Jul 7, 2015

Leadership Transition

Change in leadership always produces fatalities.

That is, people leave when confronted by change in leadership because embracing the new leader is like trying to fall in love again, after a breakup, with a new person. 

There’s a period of mourning, letting go, starting over, learning and building hope that they need to go through first. Not only that, the arrival of a new leader can be a period full of uncertainties where people are burdened by these questions: 

     Will I have a place in the type of organization the new leader wants to create?
     With our new direction, will I find I am no longer competent?
     Will the new leader bring in his “own people” he’s comfortable to work with, at my expense?

It’s a delicate thing to navigate. But it doesn’t have to be messy because it can be done right. So the question is, how do you help the people navigate through the leadership transition?

       1) Commissioning

The manner of introducing the new leader is of critical importance here. Imagine Moses. How would the Israelites respond if their seemingly irreplaceable leader, the one powerful ruler who answers God’s call to deliver them from the hands of Egypt and the one who speaks to God face to face were to pass the baton to one of their buddies, Joshua? Probably not so excited.

But Moses made sure the people knew that Joshua was the man God has designated. He ordained and blessed him in front of the whole assembly in what can be described as a blend of grandeur and solemnity, of faith and certainty.

“Moses did as the Lord commanded him. He took Joshua and had him stand before Eleazar the priest and the whole assembly. Then he laid his hands on him and commissioned him, as the Lord instructed through Moses.” (Num. 27: 22-23)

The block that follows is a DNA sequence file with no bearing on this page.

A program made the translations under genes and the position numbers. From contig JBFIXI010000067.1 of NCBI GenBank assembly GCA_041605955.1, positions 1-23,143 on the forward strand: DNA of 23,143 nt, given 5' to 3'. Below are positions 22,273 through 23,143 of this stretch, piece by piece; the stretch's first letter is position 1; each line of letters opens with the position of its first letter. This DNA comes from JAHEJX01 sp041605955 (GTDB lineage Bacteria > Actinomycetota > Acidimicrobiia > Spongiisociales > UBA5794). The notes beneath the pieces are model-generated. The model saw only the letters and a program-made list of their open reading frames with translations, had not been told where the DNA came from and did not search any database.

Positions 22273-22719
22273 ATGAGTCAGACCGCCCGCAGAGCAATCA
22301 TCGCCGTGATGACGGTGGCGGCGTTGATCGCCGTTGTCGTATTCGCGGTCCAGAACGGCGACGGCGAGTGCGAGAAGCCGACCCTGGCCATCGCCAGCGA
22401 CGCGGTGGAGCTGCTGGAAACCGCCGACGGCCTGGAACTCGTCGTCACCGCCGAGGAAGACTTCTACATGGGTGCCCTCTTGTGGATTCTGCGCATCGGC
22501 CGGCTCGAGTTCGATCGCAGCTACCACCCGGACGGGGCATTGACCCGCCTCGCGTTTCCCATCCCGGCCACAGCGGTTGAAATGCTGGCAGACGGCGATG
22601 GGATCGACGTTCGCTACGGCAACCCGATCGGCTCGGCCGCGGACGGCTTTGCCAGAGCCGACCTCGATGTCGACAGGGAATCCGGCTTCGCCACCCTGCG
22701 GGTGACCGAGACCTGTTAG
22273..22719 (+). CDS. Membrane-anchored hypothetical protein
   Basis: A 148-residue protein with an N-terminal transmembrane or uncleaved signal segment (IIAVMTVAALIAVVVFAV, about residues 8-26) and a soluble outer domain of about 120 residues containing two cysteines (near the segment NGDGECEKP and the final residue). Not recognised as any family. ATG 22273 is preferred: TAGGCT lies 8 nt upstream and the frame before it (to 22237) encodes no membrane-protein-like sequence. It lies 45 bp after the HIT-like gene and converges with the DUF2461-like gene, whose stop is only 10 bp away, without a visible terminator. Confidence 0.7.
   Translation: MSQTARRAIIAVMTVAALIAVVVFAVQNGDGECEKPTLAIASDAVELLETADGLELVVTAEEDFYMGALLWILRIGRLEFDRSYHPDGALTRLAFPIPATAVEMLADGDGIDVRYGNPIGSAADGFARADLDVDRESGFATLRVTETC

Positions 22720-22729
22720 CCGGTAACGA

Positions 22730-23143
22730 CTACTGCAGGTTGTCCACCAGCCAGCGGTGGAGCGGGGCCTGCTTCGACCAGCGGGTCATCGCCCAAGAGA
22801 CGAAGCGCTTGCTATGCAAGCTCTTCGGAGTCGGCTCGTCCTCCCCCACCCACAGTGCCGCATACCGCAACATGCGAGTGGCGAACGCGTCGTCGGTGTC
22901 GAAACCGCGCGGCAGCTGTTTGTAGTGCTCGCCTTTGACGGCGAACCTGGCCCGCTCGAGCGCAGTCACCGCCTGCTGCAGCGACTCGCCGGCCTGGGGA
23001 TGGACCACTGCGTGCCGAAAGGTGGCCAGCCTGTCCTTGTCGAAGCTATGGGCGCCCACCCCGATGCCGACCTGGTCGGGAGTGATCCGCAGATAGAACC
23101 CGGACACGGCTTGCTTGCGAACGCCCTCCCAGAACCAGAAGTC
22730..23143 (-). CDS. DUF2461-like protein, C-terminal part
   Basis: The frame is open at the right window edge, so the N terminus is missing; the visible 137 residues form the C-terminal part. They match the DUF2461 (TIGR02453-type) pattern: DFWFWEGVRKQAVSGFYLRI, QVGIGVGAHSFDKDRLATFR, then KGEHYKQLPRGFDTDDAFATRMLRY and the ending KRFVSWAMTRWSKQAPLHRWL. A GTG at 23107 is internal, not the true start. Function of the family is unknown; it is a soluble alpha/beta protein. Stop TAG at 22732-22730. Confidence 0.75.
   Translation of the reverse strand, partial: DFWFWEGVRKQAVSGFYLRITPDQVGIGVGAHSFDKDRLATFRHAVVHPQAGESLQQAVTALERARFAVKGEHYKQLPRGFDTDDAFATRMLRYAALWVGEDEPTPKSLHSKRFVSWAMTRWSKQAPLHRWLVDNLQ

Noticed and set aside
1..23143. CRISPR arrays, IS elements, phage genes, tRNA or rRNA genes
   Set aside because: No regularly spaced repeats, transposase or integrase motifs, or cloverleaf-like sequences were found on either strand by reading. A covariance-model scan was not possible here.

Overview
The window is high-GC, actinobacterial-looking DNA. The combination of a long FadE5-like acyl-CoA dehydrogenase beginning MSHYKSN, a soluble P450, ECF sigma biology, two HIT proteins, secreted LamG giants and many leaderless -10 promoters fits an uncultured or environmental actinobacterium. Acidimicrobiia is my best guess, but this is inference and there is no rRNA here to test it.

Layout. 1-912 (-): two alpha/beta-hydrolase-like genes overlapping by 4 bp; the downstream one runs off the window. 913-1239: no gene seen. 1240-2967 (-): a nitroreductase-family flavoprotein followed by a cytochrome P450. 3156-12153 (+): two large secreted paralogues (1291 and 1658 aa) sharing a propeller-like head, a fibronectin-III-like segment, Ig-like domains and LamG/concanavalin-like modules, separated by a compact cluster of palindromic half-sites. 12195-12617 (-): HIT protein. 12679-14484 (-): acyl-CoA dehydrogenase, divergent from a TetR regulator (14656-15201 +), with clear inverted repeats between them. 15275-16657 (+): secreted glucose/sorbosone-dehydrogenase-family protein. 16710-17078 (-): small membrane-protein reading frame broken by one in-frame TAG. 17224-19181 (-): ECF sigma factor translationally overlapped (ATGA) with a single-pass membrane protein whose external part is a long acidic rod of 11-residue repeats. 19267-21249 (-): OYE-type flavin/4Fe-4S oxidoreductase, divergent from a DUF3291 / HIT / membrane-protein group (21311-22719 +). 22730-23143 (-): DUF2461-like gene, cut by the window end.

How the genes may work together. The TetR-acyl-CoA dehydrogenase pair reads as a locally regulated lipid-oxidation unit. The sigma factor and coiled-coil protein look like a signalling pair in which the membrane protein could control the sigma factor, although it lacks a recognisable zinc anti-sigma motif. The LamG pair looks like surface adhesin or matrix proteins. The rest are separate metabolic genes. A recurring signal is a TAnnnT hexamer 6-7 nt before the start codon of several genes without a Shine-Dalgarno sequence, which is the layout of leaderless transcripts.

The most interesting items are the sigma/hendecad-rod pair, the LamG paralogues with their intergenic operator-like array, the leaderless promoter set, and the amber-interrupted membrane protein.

Application: Prepare the hearts of the people. Don’t surprise them with a leader ‘here one day and gone the next’ approach. The whole process of transitioning from the old to the new leadership could take months or even years. But when everyone’s ready to make the transition official, think presidential inauguration. It doesn’t have to be that momentous but at least don’t make the event so plain and ordinary.
       2)  Connecting

The first thing the new leader needs to do, as soon as he/she jumps into the role, is to engage the people at the heart level. The more personal his/her approach is, the more successful he will be in getting their buy in.

One common mistake is to believe that the vision of the organization will be enough to keep the people in it. But the reality is, if the people haven't bought into the new leader, it really doesn’t matter how great his/her vision is. As John Maxwell puts it, "people buy into the leader first, then the vision."

People leave and it’s rarely a competence issue on the part of the new leader. They just haven’t connected.

Application: Hear them out, help them voice out their fears; care about them at a human level, at an emotional level. 

       3)  Courtship

The people had their moments with the old leader – the conflicts they resolved together, the intense arguments that bring them laughter now when they talk about it, the bonding sessions, the family vacations they did together and all those beautiful memories. In short, they love the old leader.

Application: Your goal is not to replace the old leader in their hearts. You’d surely be compared but like a stranger in pursuit of a person’s heart, be patient. Time is your ally. Invite them to build new memories with you, one day at a time. 

       4)  Continue looking for new blood

Application: Whether you’re able to retain the people in the organization or not, continue recruiting new ones. Focusing your energy on keeping the old ones happy is taxing while adding new individuals with fresh ideas is always invigorating and you need to be in that latter state to be able to fulfill your mission. 


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